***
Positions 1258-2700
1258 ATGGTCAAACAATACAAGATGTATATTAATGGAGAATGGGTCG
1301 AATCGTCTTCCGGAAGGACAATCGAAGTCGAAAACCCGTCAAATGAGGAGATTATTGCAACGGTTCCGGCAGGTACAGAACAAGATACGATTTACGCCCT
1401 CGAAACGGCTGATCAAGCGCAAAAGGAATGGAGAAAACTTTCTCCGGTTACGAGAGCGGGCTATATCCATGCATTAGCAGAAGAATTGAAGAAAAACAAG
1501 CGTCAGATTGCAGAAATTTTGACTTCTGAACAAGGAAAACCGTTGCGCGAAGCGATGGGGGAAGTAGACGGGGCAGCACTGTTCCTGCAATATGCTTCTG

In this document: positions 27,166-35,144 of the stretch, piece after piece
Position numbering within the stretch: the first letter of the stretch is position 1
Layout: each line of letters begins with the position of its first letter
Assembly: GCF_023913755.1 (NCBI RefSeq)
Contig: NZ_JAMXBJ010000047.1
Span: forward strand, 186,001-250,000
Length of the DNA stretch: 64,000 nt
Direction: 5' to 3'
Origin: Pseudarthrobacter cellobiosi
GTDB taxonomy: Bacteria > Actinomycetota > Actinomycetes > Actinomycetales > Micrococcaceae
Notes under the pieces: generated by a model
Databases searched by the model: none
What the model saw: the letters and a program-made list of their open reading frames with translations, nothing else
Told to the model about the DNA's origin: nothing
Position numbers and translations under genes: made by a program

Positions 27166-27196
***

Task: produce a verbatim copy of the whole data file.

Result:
Positions 1258-2700
1258 ATGGTCAAACAATACAAGATGTATATTAATGGAGAATGGGTCG
1301 AATCGTCTTCCGGAAGGACAATCGAAGTCGAAAACCCGTCAAATGAGGAGATTATTGCAACGGTTCCGGCAGGTACAGAACAAGATACGATTTACGCCCT
1401 CGAAACGGCTGATCAAGCGCAAAAGGAATGGAGAAAACTTTCTCCGGTTACGAGAGCGGGCTATATCCATGCATTAGCAGAAGAATTGAAGAAAAACAAG
1501 CGTCAGATTGCAGAAATTTTGACTTCTGAACAAGGAAAACCGTTGCGCGAAGCGATGGGGGAAGTAGACGGGGCAGCACTGTTCCTGCAATATGCTTCTG

In this document: positions 27,166-35,144 of the stretch, piece after piece
Position numbering within the stretch: the first letter of the stretch is position 1
Layout: each line of letters begins with the position of its first letter
Assembly: GCF_023913755.1 (NCBI RefSeq)
Contig: NZ_JAMXBJ010000047.1
Span: forward strand, 186,001-250,000
Length of the DNA stretch: 64,000 nt
Direction: 5' to 3'
Origin: Pseudarthrobacter cellobiosi
GTDB taxonomy: Bacteria > Actinomycetota > Actinomycetes > Actinomycetales > Micrococcaceae
Notes under the pieces: generated by a model
Databases searched by the model: none
What the model saw: the letters and a program-made list of their open reading frames with translations, nothing else
Told to the model about the DNA's origin: nothing
Position numbers and translations under genes: made by a program

Positions 27166-27196